Like any technology company, especially those in the wireless industry, Apple owns a number of patents. Apple is usually involved in a number of lawsuits involving their own patents or the patents of others that the owners claimed have been infringed upon. This week there is both good news and bad news for Apple.
Like any technology company, especially those in the wireless industry, Apple owns a number of patents. Apple is usually involved in a number of lawsuits involving their own patents or the patents of others that the owners claimed have been infringed upon. This week there is both good news and bad news for Apple.Apple appears to have won the lawsuit that claims Nokia has filed. Nokia charged Apple with infringing on five of its patents. An International Trade Commission (ITC) judge has just ruled that Apple didn't violate any of the patents. Nokia was not pleased with the decision - shocking I know. NetworkWorld has a quote from Nokia's management.
"While Nokia does not agree with today's initial determination that there has been no violation, we'll wait to see the full details of the ruling before we decide on any next steps," Nokia spokesman Mark Durrant stated.
That is the good news for Apple. Don't fret too much for Apple's patent attorneys though. There is plenty of work left. Bloomberg is reporting that another ITC judge may be opening the door for Kodak to add another billion dollars to its claim against Apple and RIM. Kodak won $550 million from Samsung and $414 million from LG for the same patent. The claim is Apple and the others have violated a patent Kodak holds for image previews on digital cameras.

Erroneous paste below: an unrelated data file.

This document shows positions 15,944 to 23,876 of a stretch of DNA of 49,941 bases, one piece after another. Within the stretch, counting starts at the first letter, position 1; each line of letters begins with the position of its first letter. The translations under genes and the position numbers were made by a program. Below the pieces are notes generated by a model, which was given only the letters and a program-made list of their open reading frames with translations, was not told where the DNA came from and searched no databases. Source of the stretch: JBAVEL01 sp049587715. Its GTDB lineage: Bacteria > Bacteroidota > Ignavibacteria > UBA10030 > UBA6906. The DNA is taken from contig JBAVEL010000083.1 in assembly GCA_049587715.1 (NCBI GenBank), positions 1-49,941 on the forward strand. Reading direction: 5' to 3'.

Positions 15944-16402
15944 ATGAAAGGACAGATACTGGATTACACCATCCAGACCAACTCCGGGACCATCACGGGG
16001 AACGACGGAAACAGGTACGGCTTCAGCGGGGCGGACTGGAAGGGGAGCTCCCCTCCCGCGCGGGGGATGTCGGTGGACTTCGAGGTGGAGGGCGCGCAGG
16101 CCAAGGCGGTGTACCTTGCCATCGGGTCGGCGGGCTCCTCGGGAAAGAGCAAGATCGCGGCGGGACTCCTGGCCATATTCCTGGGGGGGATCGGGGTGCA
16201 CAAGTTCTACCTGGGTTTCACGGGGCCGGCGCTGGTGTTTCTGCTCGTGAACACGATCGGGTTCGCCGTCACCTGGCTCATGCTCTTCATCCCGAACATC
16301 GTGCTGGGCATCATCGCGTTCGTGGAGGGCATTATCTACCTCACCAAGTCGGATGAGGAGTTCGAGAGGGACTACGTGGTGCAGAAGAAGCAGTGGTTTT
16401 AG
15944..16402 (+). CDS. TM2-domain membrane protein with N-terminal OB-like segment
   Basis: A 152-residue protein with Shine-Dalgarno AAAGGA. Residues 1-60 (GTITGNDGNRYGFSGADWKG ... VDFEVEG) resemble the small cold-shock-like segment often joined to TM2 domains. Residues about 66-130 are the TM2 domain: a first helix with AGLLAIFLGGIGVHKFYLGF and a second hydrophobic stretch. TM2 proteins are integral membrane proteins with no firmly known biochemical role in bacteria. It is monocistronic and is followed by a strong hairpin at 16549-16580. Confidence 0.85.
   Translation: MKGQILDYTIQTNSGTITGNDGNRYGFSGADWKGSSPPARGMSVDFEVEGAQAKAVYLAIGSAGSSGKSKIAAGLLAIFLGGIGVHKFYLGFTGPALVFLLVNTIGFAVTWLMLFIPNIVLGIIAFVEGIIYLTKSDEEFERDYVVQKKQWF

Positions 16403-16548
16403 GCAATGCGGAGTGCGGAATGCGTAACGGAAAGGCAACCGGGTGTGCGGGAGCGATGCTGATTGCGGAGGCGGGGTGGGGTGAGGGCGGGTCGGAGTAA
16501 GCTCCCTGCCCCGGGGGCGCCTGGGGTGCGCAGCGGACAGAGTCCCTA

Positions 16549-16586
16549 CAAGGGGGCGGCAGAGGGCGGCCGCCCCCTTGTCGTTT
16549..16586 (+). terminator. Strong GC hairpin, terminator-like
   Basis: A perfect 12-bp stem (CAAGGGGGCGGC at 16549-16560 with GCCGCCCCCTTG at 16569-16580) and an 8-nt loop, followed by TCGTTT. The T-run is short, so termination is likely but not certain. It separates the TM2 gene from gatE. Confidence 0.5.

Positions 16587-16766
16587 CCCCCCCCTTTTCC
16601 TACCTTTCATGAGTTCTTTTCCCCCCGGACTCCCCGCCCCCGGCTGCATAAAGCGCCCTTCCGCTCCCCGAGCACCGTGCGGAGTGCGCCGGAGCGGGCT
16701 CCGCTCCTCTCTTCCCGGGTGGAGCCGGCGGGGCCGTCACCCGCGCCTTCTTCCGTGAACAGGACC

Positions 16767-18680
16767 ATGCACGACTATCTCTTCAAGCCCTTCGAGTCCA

Kodak has gone from a market cap of $24 billion in the latter part of the 1990's to around $914 million today. As film cameras went by the wayside and the film along with it, Kodak has seen its fortunes erode. For a company that now has $7 billion in revenue, getting $2 billion in suits like this is a huge win. We'll have to see how Apple and RIM respond.
InformationWeek Elite 100Our data shows these innovators using digital technology in two key areas: providing better products and cutting costs. Almost half of them expect to introduce a new IT-led product this year, and 46% are using technology to make business processes more efficient.
The UC Infrastructure TrapWorries about subpar networks tanking unified communications programs could be valid: Thirty-one percent of respondents have rolled capabilities out to less than 10% of users vs. 21% delivering UC to 76% or more. Is low uptake a result of strained infrastructures delivering poor performance?
Join us for a roundup of the top stories on InformationWeek.com for the week of December 14, 2014. Be here for the show and for the incredible Friday Afternoon Conversation that runs beside the program.